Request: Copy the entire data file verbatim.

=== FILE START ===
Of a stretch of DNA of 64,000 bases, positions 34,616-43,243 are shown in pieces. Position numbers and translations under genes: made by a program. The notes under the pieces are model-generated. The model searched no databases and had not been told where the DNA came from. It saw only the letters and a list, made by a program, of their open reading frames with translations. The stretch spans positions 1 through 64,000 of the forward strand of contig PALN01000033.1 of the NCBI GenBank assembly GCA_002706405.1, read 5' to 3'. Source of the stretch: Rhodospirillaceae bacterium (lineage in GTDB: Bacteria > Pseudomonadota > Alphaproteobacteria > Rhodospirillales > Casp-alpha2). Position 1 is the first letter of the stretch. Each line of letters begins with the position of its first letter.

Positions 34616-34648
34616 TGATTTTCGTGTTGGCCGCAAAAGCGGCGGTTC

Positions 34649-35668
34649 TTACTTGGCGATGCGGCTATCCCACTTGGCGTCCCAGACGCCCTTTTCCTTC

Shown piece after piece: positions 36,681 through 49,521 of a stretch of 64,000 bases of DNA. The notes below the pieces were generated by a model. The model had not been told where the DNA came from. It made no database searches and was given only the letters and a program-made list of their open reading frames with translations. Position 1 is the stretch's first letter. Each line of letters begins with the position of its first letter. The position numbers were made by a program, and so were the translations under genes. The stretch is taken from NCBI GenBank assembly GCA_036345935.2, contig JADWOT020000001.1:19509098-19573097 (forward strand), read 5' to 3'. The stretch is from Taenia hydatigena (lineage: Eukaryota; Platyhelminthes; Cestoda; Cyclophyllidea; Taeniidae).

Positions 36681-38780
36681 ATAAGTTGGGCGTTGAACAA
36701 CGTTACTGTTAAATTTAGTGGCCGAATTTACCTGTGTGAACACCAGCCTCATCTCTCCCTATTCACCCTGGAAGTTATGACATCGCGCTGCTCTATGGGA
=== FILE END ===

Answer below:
Of a stretch of DNA of 64,000 bases, positions 34,616-43,243 are shown in pieces. Position numbers and translations under genes: made by a program. The notes under the pieces are model-generated. The model searched no databases and had not been told where the DNA came from. It saw only the letters and a list, made by a program, of their open reading frames with translations. The stretch spans positions 1 through 64,000 of the forward strand of contig PALN01000033.1 of the NCBI GenBank assembly GCA_002706405.1, read 5' to 3'. Source of the stretch: Rhodospirillaceae bacterium (lineage in GTDB: Bacteria > Pseudomonadota > Alphaproteobacteria > Rhodospirillales > Casp-alpha2). Position 1 is the first letter of the stretch. Each line of letters begins with the position of its first letter.

Positions 34616-34648
34616 TGATTTTCGTGTTGGCCGCAAAAGCGGCGGTTC

Positions 34649-35668
34649 TTACTTGGCGATGCGGCTATCCCACTTGGCGTCCCAGACGCCCTTTTCCTTC

Shown piece after piece: positions 36,681 through 49,521 of a stretch of 64,000 bases of DNA. The notes below the pieces were generated by a model. The model had not been told where the DNA came from. It made no database searches and was given only the letters and a program-made list of their open reading frames with translations. Position 1 is the stretch's first letter. Each line of letters begins with the position of its first letter. The position numbers were made by a program, and so were the translations under genes. The stretch is taken from NCBI GenBank assembly GCA_036345935.2, contig JADWOT020000001.1:19509098-19573097 (forward strand), read 5' to 3'. The stretch is from Taenia hydatigena (lineage: Eukaryota; Platyhelminthes; Cestoda; Cyclophyllidea; Taeniidae).

Positions 36681-38780
36681 ATAAGTTGGGCGTTGAACAA
36701 CGTTACTGTTAAATTTAGTGGCCGAATTTACCTGTGTGAACACCAGCCTCATCTCTCCCTATTCACCCTGGAAGTTATGACATCGCGCTGCTCTATGGGA